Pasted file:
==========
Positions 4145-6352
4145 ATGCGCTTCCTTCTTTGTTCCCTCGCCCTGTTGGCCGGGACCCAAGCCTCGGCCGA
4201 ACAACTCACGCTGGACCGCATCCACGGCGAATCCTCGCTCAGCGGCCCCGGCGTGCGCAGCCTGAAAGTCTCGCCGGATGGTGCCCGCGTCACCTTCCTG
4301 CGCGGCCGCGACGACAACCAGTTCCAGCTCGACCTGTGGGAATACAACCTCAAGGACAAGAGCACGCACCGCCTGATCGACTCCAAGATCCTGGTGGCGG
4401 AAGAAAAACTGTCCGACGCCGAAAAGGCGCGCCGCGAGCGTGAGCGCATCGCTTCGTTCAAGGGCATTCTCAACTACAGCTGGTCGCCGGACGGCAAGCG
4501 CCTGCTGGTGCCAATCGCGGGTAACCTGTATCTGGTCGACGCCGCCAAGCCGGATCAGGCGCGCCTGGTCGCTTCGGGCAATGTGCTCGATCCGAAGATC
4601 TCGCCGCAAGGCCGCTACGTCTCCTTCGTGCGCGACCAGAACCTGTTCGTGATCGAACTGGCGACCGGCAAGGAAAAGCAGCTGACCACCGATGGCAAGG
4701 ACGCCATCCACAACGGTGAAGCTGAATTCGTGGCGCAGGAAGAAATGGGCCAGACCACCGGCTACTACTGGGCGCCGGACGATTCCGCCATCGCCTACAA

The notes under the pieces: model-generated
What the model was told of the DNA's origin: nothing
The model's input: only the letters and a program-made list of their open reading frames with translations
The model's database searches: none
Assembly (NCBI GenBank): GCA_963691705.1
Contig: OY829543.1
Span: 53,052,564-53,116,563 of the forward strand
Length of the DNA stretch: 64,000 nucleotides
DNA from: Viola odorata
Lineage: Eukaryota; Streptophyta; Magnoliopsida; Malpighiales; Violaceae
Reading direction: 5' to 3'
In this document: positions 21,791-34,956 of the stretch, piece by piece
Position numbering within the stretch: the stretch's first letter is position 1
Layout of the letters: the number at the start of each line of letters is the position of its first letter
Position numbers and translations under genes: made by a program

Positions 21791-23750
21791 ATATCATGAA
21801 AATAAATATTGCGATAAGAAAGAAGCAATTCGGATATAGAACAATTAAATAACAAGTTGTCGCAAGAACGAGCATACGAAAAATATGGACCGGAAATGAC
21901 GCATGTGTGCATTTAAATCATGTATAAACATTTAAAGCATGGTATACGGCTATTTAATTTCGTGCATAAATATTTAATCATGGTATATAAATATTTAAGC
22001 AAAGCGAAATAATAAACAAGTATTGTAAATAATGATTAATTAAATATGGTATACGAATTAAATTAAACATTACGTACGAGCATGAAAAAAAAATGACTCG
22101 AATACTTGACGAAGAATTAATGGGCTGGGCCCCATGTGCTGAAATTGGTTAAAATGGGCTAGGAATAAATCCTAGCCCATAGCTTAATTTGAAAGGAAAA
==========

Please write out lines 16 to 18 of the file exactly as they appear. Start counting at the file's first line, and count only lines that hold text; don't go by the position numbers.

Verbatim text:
Length of the DNA stretch: 64,000 nucleotides
DNA from: Viola odorata
Lineage: Eukaryota; Streptophyta; Magnoliopsida; Malpighiales; Violaceae